What Is Medical Cannabis

Medical cannabis, or medical marijuana, is cannabis and cannabinoids that are recommended by doctors for their patients.[1][2] The use of cannabis as a medicine has not been rigorously tested due to production restrictions and other governmental regulations.[3] Limited evidence suggests cannabis can: reduce nausea and vomiting during chemotherapy, improve appetite in people with HIV/AIDS, and reduce chronic pain and muscle spasms.[4][5][6]

Short-term use increases the risk of both minor and major adverse effects.[5] Common side effects include dizziness, feeling tired, vomiting, and hallucinations.[5] Long-term effects of cannabis are not clear.[5] Concerns include memory and cognition problems, risk of addiction, schizophrenia in young people, and the risk of children taking it by accident.[4]

The Cannabis plant has a history of medicinal use dating back thousands of years across many cultures.[7] The use of medical cannabis is controversial. A number of medical organizations have requested removal from the list of Schedule I controlled substances followed by regulatory and scientific review.[8][9] Others such as the American Academy of Pediatrics in 2015 opposed the legalization of medical cannabis.[10]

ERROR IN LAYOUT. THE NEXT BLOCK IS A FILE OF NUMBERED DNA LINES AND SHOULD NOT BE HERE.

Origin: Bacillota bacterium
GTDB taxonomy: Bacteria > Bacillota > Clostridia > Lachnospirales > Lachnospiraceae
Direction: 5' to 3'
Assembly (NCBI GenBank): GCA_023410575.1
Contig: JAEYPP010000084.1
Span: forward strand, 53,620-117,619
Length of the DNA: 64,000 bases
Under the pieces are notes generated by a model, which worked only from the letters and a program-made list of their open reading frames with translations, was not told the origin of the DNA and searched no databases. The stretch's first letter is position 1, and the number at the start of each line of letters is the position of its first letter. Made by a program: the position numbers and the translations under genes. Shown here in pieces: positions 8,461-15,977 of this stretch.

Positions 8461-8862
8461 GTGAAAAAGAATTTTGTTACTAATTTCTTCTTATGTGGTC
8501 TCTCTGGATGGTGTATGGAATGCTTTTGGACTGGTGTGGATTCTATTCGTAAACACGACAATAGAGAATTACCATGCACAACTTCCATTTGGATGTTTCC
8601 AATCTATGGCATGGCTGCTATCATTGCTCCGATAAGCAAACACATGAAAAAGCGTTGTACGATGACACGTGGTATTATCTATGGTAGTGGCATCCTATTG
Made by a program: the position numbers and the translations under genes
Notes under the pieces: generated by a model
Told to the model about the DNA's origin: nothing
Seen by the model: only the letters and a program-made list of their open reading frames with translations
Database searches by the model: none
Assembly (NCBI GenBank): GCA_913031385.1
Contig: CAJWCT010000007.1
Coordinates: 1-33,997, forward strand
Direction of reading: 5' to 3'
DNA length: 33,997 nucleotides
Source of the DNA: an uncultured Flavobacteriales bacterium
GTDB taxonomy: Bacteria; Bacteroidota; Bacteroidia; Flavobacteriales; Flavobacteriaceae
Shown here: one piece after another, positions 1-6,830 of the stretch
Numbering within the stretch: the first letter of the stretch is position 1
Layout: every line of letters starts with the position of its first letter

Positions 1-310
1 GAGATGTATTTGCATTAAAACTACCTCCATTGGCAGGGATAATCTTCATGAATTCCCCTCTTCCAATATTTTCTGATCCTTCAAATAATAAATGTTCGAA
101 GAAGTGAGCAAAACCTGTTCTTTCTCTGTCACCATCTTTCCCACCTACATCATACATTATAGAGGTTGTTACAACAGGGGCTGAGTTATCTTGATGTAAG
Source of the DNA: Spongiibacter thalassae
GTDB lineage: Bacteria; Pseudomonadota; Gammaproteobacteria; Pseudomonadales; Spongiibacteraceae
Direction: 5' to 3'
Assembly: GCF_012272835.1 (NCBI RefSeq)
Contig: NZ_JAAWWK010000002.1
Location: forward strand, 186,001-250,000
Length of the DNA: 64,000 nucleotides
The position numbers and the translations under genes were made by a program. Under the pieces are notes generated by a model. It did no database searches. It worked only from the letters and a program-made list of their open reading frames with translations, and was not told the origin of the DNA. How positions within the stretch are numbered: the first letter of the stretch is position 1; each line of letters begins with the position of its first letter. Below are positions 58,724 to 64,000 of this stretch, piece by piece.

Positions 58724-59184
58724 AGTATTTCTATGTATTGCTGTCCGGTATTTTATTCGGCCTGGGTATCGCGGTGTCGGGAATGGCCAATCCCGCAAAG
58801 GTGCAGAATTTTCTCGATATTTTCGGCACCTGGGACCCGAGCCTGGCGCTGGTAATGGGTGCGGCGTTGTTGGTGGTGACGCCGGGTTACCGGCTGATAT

Medical cannabis can be administered using a variety of methods, including liquid tincturesvaporizing or smoking dried buds, eating cannabis edibles, taking capsules, using lozenges, dermal patches or oral/dermal sprays. Synthetic cannabinoids are available as prescription drugs in some countries; examples include: dronabinol and nabilone. Recreational use of cannabis is illegal in most parts of the world, but the medical use of cannabis is legal in certain countries, including Austria, Canada, Czech Republic, Finland, Germany, Israel, Italy, the Netherlands (where it is also essentially legal recreationally), Portugal and Spain. Australia has passed laws to allow the use of marijuana for medical and scientific purposes in some states.[11][12][13] In the United States, 29 states and the District of Columbia have passed legislation permitting the possession, use, and distribution of medical cannabis in some form. Although cannabis remains prohibited for any use at the federal level, the Rohrabacher–Farr amendment was enacted in December 2014, limiting the ability of federal law to be enforced in states where medical cannabis has been legalized.